This was also the day of the ‘great archeological dig’. Squelch had said that there was too much interference on the SSB radio and that we should rerun the earth strap, which is copper foil. The only problem was that it was under Radar’s bunk. Everything had to come out of the cabin in order to lay the new counterpoise. Meg looked like she had been burgled! The lazarette also had to be emptied of all fenders and jerry cans to reach the auto tuner for the SSB radio. We decided to refuel at the same time with 3 jerry cans of diesel. After a busy day, dinner was roast lamb and Mediterranean vegetables served with a bottle of year 2000 Rioja. The crew lapped it up.
Joshua Slocum in his book “Alone Around the World” once wrote, “the crew only ever cooks that which the captain enjoys and the captain is always well pleased with the fare.”
On 15 May we had very light winds and around midday the Little Pirate was making swimming noises. So we all but stopped Meg from sailing and we all went for a swim around the yacht in the big pool that is the Atlantic, in 4,000 metres of water. Initially Radar stayed on board just in case Meg sailed away on us but we had deployed a knotted catch rope off the stern for back up so there was no excuse.
We eventually shamed Radar into joining us in the Big Blue with the salt water shampoo. After all, we could not have one smelly one aboard when the rest off us were fresh. It was great fun and afterwards the Little Pirate dressed for the part and we shot a video clip and some stills. You cannot believe just how blue the Atlantic is when deep sea – cobalt blue!
I also snapped off a shot of Squelch our sound engineer on a bus man’s holiday, fitting new speakers in the cockpit. Salt water gets everything eventually, it’s just a matter of time! Then Squelch tried to transmit on high frequency without success. It was finally determined that we had a problem with the voice modulation card in the SSB radio. We could receive but not transmit.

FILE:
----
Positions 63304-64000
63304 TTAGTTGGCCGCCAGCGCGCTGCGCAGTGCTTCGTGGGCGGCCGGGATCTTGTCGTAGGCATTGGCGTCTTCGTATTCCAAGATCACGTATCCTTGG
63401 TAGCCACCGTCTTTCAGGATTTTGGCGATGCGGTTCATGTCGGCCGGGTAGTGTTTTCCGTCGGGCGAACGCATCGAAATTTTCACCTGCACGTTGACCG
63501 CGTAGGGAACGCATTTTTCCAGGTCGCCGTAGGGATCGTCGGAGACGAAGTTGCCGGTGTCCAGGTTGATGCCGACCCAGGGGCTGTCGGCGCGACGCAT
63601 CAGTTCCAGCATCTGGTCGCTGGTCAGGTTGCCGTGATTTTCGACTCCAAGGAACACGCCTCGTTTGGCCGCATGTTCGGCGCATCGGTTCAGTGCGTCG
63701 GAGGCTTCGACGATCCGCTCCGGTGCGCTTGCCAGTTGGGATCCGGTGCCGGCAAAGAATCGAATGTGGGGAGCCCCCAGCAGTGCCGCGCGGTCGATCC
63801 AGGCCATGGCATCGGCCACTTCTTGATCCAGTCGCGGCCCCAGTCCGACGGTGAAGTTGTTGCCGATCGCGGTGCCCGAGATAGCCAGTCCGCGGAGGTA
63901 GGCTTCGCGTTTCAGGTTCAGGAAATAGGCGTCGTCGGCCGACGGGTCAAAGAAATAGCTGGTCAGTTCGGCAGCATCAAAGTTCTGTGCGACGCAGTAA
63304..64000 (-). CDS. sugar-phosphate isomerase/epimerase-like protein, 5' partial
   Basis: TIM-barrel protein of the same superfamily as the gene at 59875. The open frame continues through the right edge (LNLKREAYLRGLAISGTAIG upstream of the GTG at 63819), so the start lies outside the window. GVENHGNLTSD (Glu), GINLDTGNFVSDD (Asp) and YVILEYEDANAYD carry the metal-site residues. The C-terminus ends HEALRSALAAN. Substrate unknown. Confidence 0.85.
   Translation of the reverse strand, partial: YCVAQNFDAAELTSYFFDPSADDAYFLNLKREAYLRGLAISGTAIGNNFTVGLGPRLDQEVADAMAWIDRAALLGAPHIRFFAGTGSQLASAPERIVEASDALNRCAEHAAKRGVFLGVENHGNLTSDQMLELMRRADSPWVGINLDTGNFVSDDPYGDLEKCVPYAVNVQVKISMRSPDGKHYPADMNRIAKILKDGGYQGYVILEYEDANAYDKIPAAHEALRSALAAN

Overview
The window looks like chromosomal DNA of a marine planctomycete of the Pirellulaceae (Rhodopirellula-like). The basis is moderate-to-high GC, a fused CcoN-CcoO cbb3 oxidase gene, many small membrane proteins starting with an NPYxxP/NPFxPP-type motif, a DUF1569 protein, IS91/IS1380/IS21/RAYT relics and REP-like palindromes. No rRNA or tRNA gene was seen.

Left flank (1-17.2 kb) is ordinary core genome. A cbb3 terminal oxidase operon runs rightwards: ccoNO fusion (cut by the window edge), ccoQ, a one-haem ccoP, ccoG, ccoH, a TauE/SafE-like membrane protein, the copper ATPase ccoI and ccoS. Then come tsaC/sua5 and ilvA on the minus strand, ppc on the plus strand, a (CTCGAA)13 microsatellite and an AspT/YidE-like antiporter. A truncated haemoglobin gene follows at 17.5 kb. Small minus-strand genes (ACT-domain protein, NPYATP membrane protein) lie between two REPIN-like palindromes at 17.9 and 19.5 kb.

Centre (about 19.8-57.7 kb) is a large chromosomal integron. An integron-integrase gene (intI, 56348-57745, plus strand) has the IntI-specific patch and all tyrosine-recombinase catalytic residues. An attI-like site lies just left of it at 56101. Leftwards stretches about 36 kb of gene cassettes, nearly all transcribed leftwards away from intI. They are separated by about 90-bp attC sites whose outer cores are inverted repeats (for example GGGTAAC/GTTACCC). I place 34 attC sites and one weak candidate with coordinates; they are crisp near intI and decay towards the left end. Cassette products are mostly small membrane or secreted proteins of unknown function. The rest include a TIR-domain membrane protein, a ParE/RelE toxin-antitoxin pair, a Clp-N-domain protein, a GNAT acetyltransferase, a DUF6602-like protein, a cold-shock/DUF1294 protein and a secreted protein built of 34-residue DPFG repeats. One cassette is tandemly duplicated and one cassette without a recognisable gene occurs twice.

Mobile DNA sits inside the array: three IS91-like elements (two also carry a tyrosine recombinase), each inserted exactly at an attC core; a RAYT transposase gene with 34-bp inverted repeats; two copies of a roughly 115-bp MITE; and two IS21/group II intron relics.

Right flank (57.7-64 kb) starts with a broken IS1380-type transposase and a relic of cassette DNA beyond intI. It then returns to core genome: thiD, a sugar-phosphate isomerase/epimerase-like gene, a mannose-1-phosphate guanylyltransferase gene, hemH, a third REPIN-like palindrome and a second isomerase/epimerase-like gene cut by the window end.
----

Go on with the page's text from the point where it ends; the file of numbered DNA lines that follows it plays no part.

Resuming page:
Up until now we had been posting our position online every 1-2 days so those keeping the home fires burning could keep track of us throughout our journey. Now our only solution to posting our position was to call any passing ships on VHF (line of sight only) and ask them to forward a message by email to my daughter Casey in America which she would then distribute. The first victim was “the most beautiful ship in the world” an Italian tall ship called ‘Amerigo Verspucci’ after the famous explorer who discovered America before Columbus. But alas alack we got no response from the Italians. Some of the crew speculated as to what the captain might be doing at this point in time as he was unavailable on radio. It is possible that they were out of range even though we could see them on AIS. This day will also be remembered as Tiramisu night – conjured up by the Little Pirate. Beautiful!
On 16 May the wind filled in and we were off with a boat speed of 6.5 – 7.5 knots with a course over ground of 270 degrees, due West and on latitude 24 degrees 30 minutes North. This was our best noon to noon run of 160 Nm. Unfortunately Violeta became sea sick again after having fully recovered. Sea sickness is extremely debilitating and not only is the patient unable to function but it also requires another crew member to look after them in the event of an emergency. So from a crew of four you immediately go to a crew of two to deal with an emergency.